Thursday, March 24, 2011

Art & Architecture in West Texas - Marfa, Prada & Cibilo Creek Ranch - Part One

They say you can't get there from here. But when you finally get there, it is well worth the trip. A close friend, a Florida transplant who now lives in Austin, says Texas really is like living in a different country. After my last visit in the spring of 2006, I know what she means. Everyone knows about the cultural and music scene in Austin or the big city glitz of Dallas, but few have experienced the sometimes surreal experience of west Texas and the art enclave of Marfa, Texas. In addition, the boutique destination hotel/resort Cibilo Creek Ranch (Cibilo Creek Ranch) is a mere thirty minutes south in the high desert country of west Texas.

After landing in El Paso, we knew we were in a "different" country when the car rental agent made me sign a document stating that I would not take the rental car into Mexico and then gave me a stern lecture on what would happen if I violated that agreement. We grabbed some lunch and headed down I-10 for the three hour drive to the small town of Marfa, Texas where we planned to stay for one night before our final destination at Cibilo Creek Ranch.

Leaving I-10 behind for US 90, we headed further into the Texas desert. One of the great joys of travel, especially road trips, is the serendipitous occurrence of the unexpected. Imagine our delight when we came upon Prada Marfa (Prada Marfa Video) , a permanent architectural art installation designed to resemble a Prada store. Complete with high design shoes and handbags, this small building/sculpture, literally in the middle of nowhere, served as an iconic marker of more to come thirty miles down the road. 

The Hotel Paisano (Hotel Paisano), which housed the cast and crew of the classic 1956 film Giant, starring Rock Hudson, Elizabeth Taylor and James Dean, was the perfect place to rest up for our venture into the world of Marfa. Opened in 1930, this restored Spanish  Revival gem captures an earlier time of a Texas community that was the center of the cattle business and social life of west Texas. With exquisitely detailed interiors, a stunning courtyard, open air balconies and an indoor swimming pool, it is the perfect base to enjoy the many bounties of this cool little out of the way place. The other hotel worthy of note is  the Thunderbird (Thunderbird Hotel Marfa). A minimalist renovation of a classic 50's motor hotel, it is another option for those that want to enjoy a different design approach for sleeping while in Marfa.

New York has MOMA (MOMA), LA has The Getty (J. Paul Getty Museum) and Paris The Louvre (The Louvre). The Chinati Foundation (Chinati) is Marfa's answer to the question: What in the world is there to do in Marfa, Texas? Established by visionary artist Donald Judd, the foundation officially opened to the public in 1986. Comprised of various buildings at locations in and around Marfa, the permanent and temporary collections are both provacative and powerful. Due to physical limitations, large works of art and sculpture are often compromised in museums. None of those limitations are in evidence here. Large outdoor sculpture, as well as works by Judd and other artists, are housed in converted  artillery sheds, older utilitarian buildings, houses and smaller galleries downtown, allowing the viewer to see the work as the artist originally intended. So plan on spending the day in this utterly facinating world where cow town meets modern art in one of the most unique environments you will ever experience.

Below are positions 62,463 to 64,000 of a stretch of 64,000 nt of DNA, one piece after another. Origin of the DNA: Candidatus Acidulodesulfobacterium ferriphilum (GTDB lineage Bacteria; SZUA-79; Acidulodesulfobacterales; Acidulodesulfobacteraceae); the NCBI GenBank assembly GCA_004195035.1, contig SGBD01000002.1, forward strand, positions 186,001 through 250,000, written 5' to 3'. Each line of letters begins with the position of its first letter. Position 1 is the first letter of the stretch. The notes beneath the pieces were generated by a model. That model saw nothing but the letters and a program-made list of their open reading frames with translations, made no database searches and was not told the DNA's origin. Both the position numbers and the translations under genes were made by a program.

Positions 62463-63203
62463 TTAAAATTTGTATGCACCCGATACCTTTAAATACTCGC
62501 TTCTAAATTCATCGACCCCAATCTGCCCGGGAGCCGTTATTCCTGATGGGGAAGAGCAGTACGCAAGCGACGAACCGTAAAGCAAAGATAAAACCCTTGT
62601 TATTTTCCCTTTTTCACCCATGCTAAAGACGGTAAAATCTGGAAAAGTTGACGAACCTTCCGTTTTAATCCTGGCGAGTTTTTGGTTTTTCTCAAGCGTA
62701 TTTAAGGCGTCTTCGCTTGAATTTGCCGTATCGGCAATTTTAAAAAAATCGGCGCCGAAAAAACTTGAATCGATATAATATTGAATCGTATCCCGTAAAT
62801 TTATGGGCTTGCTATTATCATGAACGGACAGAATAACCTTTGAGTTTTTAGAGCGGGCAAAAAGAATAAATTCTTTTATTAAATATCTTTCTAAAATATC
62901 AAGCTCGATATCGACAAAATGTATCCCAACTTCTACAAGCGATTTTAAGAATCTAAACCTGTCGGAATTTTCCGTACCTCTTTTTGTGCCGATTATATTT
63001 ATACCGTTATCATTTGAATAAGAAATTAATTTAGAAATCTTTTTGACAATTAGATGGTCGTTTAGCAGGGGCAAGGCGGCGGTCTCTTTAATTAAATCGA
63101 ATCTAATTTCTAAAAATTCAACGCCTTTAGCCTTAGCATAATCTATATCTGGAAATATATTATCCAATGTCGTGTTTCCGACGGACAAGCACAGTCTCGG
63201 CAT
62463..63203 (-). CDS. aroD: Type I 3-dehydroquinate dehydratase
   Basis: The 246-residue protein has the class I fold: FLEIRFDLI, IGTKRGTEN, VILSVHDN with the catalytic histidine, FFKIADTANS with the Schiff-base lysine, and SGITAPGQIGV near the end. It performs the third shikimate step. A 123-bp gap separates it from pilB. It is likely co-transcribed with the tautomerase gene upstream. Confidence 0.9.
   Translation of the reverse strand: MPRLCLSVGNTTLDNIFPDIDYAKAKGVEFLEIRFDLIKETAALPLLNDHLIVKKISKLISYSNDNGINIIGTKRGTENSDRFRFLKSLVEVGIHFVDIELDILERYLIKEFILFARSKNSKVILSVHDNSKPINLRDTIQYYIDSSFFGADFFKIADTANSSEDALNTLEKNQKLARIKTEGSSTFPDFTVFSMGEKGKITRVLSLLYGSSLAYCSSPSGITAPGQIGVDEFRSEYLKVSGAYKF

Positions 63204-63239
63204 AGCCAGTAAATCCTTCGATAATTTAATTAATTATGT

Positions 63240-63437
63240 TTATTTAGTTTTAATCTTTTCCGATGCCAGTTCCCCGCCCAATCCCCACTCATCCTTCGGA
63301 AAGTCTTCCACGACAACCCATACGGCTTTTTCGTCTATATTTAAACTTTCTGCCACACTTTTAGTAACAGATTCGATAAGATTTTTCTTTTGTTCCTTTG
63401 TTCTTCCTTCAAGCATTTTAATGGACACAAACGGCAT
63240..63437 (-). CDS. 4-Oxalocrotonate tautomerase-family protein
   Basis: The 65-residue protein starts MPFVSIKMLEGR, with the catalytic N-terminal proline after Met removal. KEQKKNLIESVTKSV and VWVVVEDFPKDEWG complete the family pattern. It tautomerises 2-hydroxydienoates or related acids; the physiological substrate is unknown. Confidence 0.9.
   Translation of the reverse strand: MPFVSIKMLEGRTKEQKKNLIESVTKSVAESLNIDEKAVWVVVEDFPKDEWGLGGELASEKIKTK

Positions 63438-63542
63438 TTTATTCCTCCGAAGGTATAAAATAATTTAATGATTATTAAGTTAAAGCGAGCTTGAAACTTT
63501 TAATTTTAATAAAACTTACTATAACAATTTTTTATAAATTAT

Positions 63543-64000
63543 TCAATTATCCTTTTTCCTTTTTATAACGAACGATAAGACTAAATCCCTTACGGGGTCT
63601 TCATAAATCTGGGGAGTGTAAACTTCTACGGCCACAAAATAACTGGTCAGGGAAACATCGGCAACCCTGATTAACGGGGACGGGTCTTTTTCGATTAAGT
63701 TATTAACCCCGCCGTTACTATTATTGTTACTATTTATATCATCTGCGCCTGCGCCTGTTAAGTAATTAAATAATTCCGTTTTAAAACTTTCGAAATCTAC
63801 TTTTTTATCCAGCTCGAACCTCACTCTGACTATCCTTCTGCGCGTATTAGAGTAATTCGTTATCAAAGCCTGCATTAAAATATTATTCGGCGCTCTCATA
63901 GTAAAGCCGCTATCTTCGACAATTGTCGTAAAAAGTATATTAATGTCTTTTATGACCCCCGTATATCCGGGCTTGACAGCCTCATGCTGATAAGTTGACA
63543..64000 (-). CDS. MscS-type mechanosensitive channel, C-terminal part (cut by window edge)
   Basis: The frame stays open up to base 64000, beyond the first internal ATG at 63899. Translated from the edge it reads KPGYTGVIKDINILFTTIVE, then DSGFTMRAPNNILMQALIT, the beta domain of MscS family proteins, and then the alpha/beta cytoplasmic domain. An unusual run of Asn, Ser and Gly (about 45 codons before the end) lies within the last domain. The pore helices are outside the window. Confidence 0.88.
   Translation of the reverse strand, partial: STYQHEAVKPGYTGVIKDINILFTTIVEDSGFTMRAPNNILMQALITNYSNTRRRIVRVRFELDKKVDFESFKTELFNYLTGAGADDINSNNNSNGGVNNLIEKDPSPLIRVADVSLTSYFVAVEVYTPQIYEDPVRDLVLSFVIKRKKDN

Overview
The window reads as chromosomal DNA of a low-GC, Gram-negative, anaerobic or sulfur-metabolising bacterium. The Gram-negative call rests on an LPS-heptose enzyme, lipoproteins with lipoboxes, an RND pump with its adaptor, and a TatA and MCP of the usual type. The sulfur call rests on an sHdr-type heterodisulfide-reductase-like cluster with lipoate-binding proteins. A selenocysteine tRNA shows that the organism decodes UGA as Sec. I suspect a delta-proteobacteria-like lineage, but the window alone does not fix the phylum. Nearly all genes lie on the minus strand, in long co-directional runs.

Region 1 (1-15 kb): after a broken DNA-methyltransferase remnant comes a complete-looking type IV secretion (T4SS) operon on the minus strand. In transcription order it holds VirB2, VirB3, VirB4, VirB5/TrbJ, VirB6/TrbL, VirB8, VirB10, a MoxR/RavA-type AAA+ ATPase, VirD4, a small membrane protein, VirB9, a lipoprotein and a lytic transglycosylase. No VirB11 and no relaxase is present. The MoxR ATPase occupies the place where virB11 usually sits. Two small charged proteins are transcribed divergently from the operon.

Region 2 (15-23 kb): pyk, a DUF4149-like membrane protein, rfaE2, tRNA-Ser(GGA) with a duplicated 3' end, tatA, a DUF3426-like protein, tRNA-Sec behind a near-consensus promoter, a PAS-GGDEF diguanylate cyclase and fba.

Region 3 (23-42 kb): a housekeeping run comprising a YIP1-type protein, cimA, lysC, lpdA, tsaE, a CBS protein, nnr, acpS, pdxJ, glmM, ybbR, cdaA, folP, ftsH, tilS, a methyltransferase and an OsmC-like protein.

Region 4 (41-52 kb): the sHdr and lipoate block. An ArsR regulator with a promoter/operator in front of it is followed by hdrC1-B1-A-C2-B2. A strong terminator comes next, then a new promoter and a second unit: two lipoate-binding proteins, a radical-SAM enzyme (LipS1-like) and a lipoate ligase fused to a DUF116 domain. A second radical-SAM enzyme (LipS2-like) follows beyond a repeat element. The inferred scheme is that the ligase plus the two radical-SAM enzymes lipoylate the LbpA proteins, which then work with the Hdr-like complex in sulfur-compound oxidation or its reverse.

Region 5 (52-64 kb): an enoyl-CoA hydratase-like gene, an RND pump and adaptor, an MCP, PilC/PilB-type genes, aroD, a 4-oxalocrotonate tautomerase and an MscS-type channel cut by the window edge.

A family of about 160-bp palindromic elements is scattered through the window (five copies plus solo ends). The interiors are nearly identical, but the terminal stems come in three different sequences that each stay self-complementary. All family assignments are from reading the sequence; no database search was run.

Just like the art and architecture, Marfa offers unique eating choices. For dinner, we enjoyed oustanding Italian, with a Texas twist, at the intimate Maiya's (Maiya's). With stark, minimalist interiors of white walls, concrete bar tops and bright red light fixtures, it proved the perfect place for dining after a busy day of Marfa culture. After dinner, we drove out of town to view the Marfa Lights. These paranormal lights, visible from a viewing station on US 67 just outside of Marfa, have yet to be adequately explained. As we headed back to The Paisano, thinking about the days events - the Prada store/sculpture, the minimalist art in sheds and fields in this little corner of west Texas and, now, unexplained night lights - I started to see and hear Rod Serling everywhere!!

After a very peaceful sleep in our room overlooking the pool, we started the day at The Brown Recluse, a unique cafe serving Fench Press coffee (They roast their own beans on site) and amazing omelettes. The perfect start for more gallery hopping and then on to Cibilo. Unfortuantely, this very hip little eatery has since closed. As we headed out of Marfa to our final destination at Cibilo, we knew we had found one of those places that makes you realize that taking the road less traveled - You will always be better for it.

Check out this week's video artist Asleep At The Wheel. What better way to celebrate Texas than with the definitive western swing band in the tradition of Bob Wills and The Texas Playboys?

Travel Quote of The Day
When preparing for travel, lay out all your clothes and all your money. Then take half the clothes and twice the money.  - Susan Heller

Happy Trails   DLS

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